A long time ago, in a boring south-shore Long Island town far, far away...I was a high school senior. It was that year the school musical was designated to be Cole Porter’s “Anything Goes”. For four years in a row I was a lead in the school musicals, and in this particular show the main role was that of the scheming, witty, and charming “Billy”. Seemed perfect for me, down to the name, but alas, I was placed in the role of the dim-witted comedic mobster sidekick. Since I was not on stage throughout the course of the rehearsal process and the show, I was able to sit back and listen very closely to the music of Cole Porter - songs like “It’s De-Lovely”, “Blow, Gabriel Blow”, “Let’s Misbehave”, and the title song made famous in our generation courtesy of the opening scene in Indiana Jones and the Temple of Doom, “Anything Goes”. The tunes were intriguing and would easily stick in one’s head. How did this man live, to come up with such great music? Fast forward multiple years later to 2004 with the film and DVD release of De-Lovely, a movie that accounts the life of Porter all the while giving his work a chance to shine one more time in what is, quite easily in my book, the best film of the year!
I have not been a fan of this latest Hollywood endeavor to resurrect the musical genre. Moulin Rouge was a baroque MTV coloring book while Chicago took itself way too seriously. Both flicks were annoyingly fabulous with even more annoying lead actors in the main roles. De-Lovely succeeds where both have failed by letting the music tell the story rather than breaking into a big bawdy musical number for the sake of awards pandering. From start to finish, or rather opening number to show stopping finale, Kevin Kline and Ashley Judd are riveting. This movie is not a big budget studio project out for Hollywood attention, it is a low budget independent film with boatloads of depth for the story and characters.
The film begins with elderly Cole Porter (Kevin Kline) as he sits at his piano, lonesome, just waiting to die. He is visited by the archangel Gabriel (Johnathan Pryce) and then Porter’s entire life flashes in front of him, as a lavish dress rehearsal of a stage production with Gabriel acting as the show’s director. Porter recounts his life from his first encounter with his wife Linda (Ashley Judd), through various Broadway opening nights of his shows, up to his tragic horse riding accident which led to his physical and emotional downfall. He recounts it all as an audience member in order for his right of passage to “play all day in the promised land”.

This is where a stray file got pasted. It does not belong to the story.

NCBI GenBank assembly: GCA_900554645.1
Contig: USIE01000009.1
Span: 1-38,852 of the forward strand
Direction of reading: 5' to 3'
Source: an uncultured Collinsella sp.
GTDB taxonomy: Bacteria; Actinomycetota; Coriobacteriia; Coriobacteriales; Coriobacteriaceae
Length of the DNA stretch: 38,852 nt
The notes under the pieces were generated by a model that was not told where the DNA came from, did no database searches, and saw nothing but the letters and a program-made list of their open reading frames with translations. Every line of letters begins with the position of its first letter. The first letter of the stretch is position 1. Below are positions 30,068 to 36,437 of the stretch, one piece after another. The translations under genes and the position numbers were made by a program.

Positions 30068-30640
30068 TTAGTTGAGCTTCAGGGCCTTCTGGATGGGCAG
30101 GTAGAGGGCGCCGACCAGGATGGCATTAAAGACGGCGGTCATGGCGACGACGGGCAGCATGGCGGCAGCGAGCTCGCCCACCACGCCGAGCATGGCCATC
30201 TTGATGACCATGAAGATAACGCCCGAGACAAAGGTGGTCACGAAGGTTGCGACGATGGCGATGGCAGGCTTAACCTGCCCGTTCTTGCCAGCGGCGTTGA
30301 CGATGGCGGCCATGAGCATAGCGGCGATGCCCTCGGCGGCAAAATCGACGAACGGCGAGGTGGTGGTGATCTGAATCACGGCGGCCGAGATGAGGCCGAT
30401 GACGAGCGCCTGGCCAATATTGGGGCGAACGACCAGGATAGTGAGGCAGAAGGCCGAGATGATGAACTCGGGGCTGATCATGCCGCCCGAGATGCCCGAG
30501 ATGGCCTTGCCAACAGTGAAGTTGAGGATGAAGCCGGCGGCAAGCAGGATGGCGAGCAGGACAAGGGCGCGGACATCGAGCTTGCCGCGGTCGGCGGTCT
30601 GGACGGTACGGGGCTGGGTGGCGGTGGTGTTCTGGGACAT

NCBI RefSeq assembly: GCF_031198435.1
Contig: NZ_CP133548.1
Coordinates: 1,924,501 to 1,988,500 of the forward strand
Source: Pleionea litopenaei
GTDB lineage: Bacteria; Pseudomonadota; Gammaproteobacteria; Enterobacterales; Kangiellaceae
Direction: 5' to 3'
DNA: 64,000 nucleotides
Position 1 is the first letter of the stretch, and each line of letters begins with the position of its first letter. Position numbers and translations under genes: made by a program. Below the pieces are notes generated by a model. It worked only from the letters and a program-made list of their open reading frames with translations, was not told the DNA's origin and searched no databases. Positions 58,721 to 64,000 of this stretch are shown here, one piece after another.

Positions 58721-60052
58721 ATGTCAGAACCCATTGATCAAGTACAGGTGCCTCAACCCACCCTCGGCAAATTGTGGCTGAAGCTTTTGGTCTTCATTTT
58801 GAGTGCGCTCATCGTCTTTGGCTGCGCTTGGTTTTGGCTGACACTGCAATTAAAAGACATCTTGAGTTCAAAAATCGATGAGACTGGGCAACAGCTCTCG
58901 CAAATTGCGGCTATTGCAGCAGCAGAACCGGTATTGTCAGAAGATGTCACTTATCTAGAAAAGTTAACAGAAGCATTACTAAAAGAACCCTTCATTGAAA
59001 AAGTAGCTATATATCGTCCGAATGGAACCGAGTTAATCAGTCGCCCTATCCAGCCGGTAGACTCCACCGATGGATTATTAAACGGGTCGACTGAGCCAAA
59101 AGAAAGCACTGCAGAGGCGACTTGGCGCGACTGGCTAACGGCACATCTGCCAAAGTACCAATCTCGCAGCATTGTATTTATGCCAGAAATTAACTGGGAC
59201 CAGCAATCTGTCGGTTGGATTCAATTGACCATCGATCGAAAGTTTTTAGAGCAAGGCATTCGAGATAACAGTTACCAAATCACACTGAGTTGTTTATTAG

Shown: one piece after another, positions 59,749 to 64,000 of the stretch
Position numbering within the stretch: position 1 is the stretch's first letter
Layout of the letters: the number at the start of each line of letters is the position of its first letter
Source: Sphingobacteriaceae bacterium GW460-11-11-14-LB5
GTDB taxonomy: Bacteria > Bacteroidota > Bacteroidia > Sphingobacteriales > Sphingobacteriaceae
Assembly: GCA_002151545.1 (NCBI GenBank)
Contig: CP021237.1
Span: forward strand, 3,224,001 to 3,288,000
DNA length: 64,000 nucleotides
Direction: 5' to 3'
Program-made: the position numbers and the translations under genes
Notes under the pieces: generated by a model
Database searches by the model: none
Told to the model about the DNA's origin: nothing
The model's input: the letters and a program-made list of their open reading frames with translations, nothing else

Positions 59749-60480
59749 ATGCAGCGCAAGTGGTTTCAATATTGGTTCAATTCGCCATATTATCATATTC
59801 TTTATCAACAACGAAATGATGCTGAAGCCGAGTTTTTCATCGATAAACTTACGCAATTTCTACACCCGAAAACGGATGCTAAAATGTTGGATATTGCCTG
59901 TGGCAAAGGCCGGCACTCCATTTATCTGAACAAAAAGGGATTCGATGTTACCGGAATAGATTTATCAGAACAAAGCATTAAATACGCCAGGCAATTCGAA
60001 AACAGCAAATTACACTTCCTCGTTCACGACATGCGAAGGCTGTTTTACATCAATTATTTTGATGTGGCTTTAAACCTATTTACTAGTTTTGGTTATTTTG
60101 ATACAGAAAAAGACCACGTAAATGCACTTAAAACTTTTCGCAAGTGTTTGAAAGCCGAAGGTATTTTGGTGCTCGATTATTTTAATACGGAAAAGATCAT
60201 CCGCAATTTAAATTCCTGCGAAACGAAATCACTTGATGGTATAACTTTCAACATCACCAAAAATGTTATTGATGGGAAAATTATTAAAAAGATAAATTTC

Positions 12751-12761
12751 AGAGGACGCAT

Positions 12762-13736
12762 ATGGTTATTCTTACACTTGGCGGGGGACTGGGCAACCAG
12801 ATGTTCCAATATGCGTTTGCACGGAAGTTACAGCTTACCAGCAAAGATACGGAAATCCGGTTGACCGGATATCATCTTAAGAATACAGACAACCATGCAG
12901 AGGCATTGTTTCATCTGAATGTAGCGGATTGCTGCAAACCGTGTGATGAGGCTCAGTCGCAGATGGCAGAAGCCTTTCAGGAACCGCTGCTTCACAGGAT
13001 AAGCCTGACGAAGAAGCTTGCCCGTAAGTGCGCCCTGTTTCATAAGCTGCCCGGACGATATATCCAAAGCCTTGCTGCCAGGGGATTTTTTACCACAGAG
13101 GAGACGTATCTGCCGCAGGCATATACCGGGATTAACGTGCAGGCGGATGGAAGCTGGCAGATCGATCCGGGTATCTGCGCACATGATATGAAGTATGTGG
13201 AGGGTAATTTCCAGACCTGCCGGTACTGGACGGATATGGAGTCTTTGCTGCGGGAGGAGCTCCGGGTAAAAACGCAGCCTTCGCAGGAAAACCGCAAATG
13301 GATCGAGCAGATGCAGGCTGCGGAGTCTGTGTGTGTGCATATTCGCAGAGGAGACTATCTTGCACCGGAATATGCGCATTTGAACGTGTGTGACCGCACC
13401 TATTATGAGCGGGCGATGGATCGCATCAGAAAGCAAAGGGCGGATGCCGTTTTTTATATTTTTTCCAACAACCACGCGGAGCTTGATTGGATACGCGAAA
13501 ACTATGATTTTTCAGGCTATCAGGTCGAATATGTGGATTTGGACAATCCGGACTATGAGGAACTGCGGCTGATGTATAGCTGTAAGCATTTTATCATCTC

Rather than being a standard musical, bio-pic, or both, De-Lovely really dives into some darker issues in Cole Porter’s life that previous Hollywood incarnations, namely the 1946 Carey Grant led Night and Day, never even mention - most notably elements of miscarriage and homosexuality. Not homosexuality in the Alexander "did he or didn’t he" sense, I mean a full out dude-on-dude lifestyle, which makes one ponder the real inspiration for “Blow Gabriel”. Jokes aside, those juicy little tidbits thrown into the story add so much more to the characters. Most musicals follow the same path where a character loves someone or something and that’s about it. The majority of characters in musicals are about as deep as a puddle, here their depths rival the Pacific Ocean - so many layers, so much more fascinating to gaze upon.
Kline, who continues to be one of the greatest working actors today is perfect as both the young and old Cole. Kline manages to stay low-key and still have that charm and presence about him that Cole had throughout his career. His Cole is infectious to watch, and he does some of his best work ever here in De-Lovely. Co-star Ashley Judd still proves she can be a really great actress, even with brown hair. I say that only because the best roles she's had until now were earlier in her career as a blonde. Heat, A Time to Kill, and Norma Jean & Marilyn showed Judd was a great character actress, but since going brunette she’s either had a gun in her hand or a knife to her throat...and hasn't been that impressive with either. Here, in De-Lovely, Judd is striking as Cole Porter’s wife Linda. It’s a tough role trying to play a muse, but watching Linda and Cole together is almost magic. It’s easy to see why Porter wrote some of the best love songs. The relationship between the two, and the top notch performances from the two leads, make the film’s final moments all the more emotionally impactful.